At the top of the steps, there’s a newly-constructed office (not shown) with a guard who charges visitors 2 lei (note: I’m told this has increased a little bit recently) to continue on to the castle. After you get your ticket, you cross this little bridge and you’re there!

A view of the beautiful Arefu Valley from Cetatea Poenari, the real Castle Dracula.

This is Dracula’s view from the top of his castle! Other than the road down there, I doubt much has changed in 500 years.

On to part 2!

[Part 1|Part 2|Part 3|Part 4]

14 Responses to “My Visit to Castle Poenari — part 1”

  1. adrian says:

    A fantastic trip, wish I had the money and time to do it. It was like reading an adventure story but in compact form. Hopefully one day I may make this trip. To the author I say well done and thank you for sharing it with me. Utterly brilliant.

  2. sharon says:

    Thank you! I am in the planning stages of my own adventure. I too dream of seeing it. Your information is what I was looking for. Is the castle open for visitation year round I wonder? I would imagine certain times of year are better than others. Cold or rain doesn’t put me off, but crowds of people do.
    You’ve done an excellent job in telling your tale!

  3. [...] down some of the walls. To see the ruins of Poenari Castle, you must climb 1,426 steps (or just click here). You can also see a speculation on what the fortress looked like at its peak. When you consider [...]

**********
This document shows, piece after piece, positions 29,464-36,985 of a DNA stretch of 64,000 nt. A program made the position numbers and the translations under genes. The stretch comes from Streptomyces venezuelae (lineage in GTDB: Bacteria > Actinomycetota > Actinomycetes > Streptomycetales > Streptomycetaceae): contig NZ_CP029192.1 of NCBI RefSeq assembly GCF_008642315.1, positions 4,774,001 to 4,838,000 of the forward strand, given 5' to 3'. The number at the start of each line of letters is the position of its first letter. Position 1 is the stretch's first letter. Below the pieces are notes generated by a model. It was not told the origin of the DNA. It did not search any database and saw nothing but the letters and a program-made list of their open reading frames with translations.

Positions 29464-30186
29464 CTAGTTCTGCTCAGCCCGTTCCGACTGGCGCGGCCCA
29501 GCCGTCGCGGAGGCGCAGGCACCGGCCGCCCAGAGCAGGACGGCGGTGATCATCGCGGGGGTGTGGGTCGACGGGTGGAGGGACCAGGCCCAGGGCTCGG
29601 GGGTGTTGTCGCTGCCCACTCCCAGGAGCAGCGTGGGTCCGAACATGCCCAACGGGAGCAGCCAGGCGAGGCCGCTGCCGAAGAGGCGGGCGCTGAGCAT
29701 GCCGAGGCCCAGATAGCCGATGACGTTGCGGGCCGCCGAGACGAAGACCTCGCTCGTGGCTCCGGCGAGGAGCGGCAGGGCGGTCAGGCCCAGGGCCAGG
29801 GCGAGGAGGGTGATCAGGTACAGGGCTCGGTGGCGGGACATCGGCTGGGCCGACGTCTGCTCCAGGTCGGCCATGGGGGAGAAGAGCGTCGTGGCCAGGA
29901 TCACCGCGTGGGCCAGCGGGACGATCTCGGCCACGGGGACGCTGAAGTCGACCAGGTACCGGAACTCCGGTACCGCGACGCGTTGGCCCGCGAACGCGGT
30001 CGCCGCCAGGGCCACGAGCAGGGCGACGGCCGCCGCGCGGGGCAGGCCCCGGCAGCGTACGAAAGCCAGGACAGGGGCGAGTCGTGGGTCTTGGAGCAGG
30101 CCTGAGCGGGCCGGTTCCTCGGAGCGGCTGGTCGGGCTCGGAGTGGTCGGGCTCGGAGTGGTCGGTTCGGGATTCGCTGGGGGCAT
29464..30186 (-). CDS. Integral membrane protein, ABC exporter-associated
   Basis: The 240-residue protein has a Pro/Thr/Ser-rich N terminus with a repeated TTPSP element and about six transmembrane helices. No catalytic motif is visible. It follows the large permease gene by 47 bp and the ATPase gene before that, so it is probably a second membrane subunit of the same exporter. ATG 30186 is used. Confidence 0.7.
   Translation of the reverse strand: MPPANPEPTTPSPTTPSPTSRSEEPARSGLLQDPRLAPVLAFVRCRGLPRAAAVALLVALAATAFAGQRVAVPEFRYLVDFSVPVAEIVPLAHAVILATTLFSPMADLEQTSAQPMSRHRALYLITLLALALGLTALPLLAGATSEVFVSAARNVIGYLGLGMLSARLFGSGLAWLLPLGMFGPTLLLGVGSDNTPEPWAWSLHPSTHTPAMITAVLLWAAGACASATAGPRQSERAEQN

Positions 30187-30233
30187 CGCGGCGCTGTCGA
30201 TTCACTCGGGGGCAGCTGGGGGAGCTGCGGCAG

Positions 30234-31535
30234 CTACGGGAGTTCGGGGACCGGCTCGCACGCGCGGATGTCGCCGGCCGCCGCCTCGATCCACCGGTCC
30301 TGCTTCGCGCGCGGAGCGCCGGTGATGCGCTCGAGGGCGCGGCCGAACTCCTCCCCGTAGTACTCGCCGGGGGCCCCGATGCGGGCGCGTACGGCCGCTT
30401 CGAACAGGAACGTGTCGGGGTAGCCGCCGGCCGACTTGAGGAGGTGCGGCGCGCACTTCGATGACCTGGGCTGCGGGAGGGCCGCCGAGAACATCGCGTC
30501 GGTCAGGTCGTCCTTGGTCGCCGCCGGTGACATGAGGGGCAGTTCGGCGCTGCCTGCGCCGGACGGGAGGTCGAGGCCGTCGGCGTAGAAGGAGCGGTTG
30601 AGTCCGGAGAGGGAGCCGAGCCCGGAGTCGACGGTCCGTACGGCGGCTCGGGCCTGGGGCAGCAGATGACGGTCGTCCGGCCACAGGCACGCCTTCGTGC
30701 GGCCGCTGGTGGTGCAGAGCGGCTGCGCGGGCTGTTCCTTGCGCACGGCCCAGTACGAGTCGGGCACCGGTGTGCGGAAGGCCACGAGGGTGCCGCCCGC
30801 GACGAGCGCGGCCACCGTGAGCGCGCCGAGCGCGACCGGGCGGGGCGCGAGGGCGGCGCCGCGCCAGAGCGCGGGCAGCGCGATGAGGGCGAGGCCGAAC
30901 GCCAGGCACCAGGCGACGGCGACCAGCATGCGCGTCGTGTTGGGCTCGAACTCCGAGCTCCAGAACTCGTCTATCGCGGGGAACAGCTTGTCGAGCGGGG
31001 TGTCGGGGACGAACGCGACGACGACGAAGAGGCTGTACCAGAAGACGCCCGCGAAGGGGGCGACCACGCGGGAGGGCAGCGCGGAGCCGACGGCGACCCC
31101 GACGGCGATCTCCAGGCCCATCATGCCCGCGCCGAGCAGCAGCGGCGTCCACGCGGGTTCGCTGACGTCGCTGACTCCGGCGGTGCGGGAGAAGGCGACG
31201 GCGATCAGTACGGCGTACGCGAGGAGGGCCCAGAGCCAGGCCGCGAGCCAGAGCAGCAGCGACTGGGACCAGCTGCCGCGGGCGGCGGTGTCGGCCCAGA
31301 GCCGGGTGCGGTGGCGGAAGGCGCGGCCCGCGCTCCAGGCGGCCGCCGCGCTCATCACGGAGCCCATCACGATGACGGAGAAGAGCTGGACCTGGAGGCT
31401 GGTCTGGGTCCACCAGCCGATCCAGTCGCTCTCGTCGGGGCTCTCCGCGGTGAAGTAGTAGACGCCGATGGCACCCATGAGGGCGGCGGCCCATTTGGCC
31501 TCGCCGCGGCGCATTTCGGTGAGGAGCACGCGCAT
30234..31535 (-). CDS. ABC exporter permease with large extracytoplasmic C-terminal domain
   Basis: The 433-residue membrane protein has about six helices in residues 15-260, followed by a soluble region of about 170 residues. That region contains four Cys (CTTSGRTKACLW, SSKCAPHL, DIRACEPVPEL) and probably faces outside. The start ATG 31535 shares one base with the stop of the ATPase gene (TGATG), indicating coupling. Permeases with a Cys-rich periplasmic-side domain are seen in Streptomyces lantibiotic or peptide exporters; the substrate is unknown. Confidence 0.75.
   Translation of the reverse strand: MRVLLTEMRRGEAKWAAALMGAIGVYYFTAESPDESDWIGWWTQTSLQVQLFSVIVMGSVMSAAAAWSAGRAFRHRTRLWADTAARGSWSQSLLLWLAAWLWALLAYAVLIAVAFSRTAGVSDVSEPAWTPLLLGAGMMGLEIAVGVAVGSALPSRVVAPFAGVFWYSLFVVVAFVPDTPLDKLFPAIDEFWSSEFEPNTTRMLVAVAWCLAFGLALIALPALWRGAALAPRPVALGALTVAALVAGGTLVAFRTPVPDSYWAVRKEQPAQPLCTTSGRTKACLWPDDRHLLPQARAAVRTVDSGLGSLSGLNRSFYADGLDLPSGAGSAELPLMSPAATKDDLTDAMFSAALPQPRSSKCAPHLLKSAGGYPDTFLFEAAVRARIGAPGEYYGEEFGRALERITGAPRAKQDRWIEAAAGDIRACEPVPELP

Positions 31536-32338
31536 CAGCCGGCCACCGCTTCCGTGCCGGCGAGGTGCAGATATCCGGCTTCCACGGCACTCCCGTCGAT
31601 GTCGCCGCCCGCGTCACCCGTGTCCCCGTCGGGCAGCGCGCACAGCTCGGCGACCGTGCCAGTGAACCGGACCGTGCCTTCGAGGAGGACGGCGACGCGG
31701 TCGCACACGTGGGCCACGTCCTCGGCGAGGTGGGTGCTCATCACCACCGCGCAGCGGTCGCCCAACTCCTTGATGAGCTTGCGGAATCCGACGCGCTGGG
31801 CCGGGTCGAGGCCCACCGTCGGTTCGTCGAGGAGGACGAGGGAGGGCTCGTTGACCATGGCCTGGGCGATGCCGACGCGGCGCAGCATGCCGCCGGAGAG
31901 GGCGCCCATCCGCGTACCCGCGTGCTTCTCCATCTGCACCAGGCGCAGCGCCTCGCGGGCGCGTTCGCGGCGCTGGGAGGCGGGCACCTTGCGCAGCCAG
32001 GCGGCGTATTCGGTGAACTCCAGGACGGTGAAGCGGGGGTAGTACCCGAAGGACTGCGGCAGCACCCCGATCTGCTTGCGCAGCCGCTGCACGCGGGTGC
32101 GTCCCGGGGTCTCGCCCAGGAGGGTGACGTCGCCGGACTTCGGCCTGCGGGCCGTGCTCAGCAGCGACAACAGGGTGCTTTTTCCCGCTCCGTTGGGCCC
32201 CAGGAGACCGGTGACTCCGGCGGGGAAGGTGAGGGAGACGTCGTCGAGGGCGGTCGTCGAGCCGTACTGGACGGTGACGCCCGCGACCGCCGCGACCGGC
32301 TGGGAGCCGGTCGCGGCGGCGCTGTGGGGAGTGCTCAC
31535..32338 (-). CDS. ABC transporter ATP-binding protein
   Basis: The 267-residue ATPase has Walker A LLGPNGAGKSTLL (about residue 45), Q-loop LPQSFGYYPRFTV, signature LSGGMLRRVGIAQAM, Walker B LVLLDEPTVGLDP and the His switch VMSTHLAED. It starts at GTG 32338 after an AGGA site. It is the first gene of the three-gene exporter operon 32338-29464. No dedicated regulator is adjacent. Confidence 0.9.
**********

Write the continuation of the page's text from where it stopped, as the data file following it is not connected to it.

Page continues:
4. [...] down some of the walls. To see the ruins of Poenari Castle, you must climb 1,426 steps (or just click here). You can also see a speculation on what the fortress looked like at its peak. When you consider [...]

  5. Carolyn Roesbery says:

    excellent work– I am so pleased to see these photos. I am writing a film script that includes this castle

  6. Leigh Wallace says:

    I visited Romania in May 2012, and made a a visit to Cetatea Poienari, the ruins of Poienari fortress. I feel that i followed in your footsteps after reading your article. But I travelled by bus from Brasov to Curtea De Arges, and stayed at the Pensiunea Montana for 2 nights. Although some websites call this Hotel Montana, this is a really good value place to stay. I also ate in the resaurant on the ground floor both nights , and i think that the food is really very good here. On one night, I did eat the “pizza Sibiu”.. I found it quite easy to get a maxitaxi on Strada 1 Mai, which seem to be every 30 minutes to Arefu. I told the driver that I wanted to go to Pensiunea Dracula and he knew where that was, and dropped me off. I then walked the 2 kms and went past a couple of other pensiuneas before reaching the hydro electric plant, and then the deserted car park and kiosks. The climb to the top is greeted by a man who now charges 5 lei, about £1 (1 GBP), to enter the ruins, and also sells postcards for 1.50 lei.